The Dutch Gaming Authority (DGA) has imposed a fine of EUR 312,500 on online betting operator Mr Green Ltd (Mr Green), which exploits the website www.mrgreen.com, for violating the Dutch Betting and Gaming Act (WOK).

The Dutch online gambling market is still closed, meaning that there are only a limited number of licenced operators. New licences are currently not being granted due to Dutch gambling policy, which is focused on preventing gambling addiction, protecting consumers and preventing possible fraud and crime. A remote gambling bill that promises to alter the Dutch legal environment on gaming was recently placed before parliament, but is not expected to come into force before 2020. Until then, betting operators offering online games of chance in the Netherlands are in violation of (Article 1) WOK, and the DGA can sanction any unlicensed betting operator.

To determine what operators it should take action against, the DGA focuses on games of chance over websites with a .nl extension, gaming websites in the Dutch language, and/or gambling sites that advertise over Dutch media (the so called 'prioritisation' criteria). Since 1 June 2017, the DGA has also focused on websites that specifically target the Netherlands (e.g. by offering payment methods popular among Dutch consumers, such as iDeal, or by failing to employ technology to block certain Dutch IP addresses).

In its investigation, the DGA established that Mr Green offers – among other games of chance – both live casino games and sports betting (including for Dutch competitions), and that it has been unmistakably targeting the Netherlands through its availability for customers with a Dutch IP address, the use of the iDeal e-commerce payment system that is solely used in the Netherlands, Dutch-language customer service, and a job ad for a customer support specialist who speaks native Dutch. In addition, where Mr Green had blocked players from certain countries, Dutch-based players were free to access the site.

Because Mr Green is clearly targeting the Netherlands, the DGA took enforcement action against it even though its offering does not meet all of the original prioritisation criteria listed above.

In response, Mr Green alleged the DGA had unlawfully obtained evidence by transferring funds to a player account on the www.mrgreen.com website, violating the prohibition to engage in unlicensed games of chance. The DGA held that transferring funds is not the same as gambling, and argued that by using this defence, Mr Green was acknowledging that its website is unlawful.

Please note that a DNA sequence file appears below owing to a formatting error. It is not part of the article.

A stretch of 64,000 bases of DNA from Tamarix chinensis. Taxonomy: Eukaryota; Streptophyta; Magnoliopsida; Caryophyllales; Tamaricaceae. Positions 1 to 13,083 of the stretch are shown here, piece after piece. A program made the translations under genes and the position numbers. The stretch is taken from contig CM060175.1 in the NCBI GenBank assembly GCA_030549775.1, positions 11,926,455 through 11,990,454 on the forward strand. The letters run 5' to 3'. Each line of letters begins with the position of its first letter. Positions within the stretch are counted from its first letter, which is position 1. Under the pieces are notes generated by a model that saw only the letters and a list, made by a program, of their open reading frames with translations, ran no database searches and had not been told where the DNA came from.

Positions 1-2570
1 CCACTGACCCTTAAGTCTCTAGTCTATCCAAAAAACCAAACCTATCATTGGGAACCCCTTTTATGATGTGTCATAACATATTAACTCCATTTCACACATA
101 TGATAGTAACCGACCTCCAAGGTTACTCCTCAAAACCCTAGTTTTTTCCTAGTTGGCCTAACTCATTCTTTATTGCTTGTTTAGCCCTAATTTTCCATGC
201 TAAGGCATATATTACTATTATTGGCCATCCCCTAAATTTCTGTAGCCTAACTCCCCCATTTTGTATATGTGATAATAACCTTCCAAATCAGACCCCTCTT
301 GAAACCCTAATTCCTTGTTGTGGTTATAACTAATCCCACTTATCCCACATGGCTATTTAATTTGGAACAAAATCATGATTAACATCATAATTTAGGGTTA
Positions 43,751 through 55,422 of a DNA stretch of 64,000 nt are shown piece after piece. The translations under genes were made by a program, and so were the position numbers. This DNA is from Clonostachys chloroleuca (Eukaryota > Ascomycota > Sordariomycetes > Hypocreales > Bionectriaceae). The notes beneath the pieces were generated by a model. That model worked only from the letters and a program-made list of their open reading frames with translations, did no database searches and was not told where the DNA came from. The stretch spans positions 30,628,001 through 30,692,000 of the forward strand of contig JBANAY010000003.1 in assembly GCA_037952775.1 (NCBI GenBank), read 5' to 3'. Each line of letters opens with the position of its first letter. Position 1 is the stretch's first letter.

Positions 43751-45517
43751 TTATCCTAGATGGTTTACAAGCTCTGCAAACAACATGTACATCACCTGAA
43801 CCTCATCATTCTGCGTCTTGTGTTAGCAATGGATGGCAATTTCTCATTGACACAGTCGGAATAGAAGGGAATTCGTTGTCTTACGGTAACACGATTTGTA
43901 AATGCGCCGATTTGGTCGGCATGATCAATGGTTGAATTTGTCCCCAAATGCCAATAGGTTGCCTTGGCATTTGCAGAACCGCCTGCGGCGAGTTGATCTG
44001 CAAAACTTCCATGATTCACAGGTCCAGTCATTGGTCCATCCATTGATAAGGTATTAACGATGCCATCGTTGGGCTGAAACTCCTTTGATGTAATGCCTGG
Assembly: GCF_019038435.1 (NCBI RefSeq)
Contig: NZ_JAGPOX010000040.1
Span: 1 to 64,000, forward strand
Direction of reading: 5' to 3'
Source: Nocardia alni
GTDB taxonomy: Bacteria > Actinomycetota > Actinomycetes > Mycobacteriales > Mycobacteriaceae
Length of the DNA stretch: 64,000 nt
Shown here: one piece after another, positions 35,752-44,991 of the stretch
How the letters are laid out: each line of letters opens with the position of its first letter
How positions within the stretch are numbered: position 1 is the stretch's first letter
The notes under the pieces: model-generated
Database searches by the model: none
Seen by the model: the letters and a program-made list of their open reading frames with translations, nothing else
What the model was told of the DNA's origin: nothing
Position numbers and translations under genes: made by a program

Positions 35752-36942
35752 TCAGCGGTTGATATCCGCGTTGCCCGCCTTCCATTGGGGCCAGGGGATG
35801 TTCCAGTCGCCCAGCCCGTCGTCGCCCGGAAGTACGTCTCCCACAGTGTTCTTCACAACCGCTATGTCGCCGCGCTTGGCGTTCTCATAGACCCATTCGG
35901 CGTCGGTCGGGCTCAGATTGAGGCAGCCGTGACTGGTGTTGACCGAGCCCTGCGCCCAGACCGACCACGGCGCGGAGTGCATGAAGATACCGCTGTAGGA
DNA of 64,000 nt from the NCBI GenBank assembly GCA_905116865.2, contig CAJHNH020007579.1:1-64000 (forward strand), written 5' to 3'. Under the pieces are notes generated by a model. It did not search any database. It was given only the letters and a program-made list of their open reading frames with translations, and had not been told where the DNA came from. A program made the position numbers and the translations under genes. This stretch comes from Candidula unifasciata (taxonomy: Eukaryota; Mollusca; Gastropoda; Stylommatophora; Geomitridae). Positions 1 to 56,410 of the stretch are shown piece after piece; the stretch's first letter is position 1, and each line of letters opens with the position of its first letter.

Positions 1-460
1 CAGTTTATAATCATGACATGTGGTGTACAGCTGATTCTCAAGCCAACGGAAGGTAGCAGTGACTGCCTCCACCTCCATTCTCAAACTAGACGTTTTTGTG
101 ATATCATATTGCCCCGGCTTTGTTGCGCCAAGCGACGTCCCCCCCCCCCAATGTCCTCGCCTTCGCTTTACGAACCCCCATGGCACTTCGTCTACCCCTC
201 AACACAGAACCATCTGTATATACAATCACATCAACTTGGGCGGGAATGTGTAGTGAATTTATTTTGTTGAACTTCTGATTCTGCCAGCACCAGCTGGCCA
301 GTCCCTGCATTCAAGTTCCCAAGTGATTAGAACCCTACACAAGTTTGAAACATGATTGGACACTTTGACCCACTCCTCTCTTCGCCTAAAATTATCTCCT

Mr Green also claimed violations of the principles of legal certainty, legitimate expectations and due care since it was not informed in a timely manner of the DGA's amended enforcement policy. The DGA dismissed this argument by stating that Mr Green should have been aware of this amended policy and that no statements from the DGA would justify illegal behaviour.

Mr Green also argued that it would be punished twice for the same offence since this fine would make it ineligible to receive a licence under the upcoming remote gambling legislation. The DGA dismissed this argument by stating that a fine would not preclude Mr Green from obtaining a licence when online gambling is allowed in future.

In addition, Mr Green claimed that by requiring it to use geoblocking software to ban Dutch gamers from its site, the DGA was in violation of EU laws such as the fundamental freedom to conduct business and privacy rules. The DGA could have suggested that the Geoblocking Regulations (EU) 2018/302, that prohibit certain forms of geoblocking, do not apply to online gambling. The DGA, however, countered that it has not set any requirements for parties to use geoblocking, but mentioned it as one option available to betting operators to prevent Dutch customers from visiting their websites. The DGA soundly dismissed Mr Green's argument that Dutch policy on games of chance is not compliant with EU law.

In determining the EUR 312,500 fine, the DGA took into account the seriousness of the legal violation, the number of websites and games offered, and the maximum stakes, withdrawals, bonuses and promotions included in these games. The DGA also considered it relevant that the general conditions for games were not transparent and in its determination not sufficiently clear to users.

Mr Green can roll the dice and appeal this decision with the DGA and the District Court, but it is not clear whether such an objection would be successful since Mr Green did not contest most of the DGA's factual findings. What is infinitely clear: enforcement actions by the DGA against online operators may be rare, but the ruling against Mr Green should serve as a warning to all online gaming platforms that focus on the Dutch market.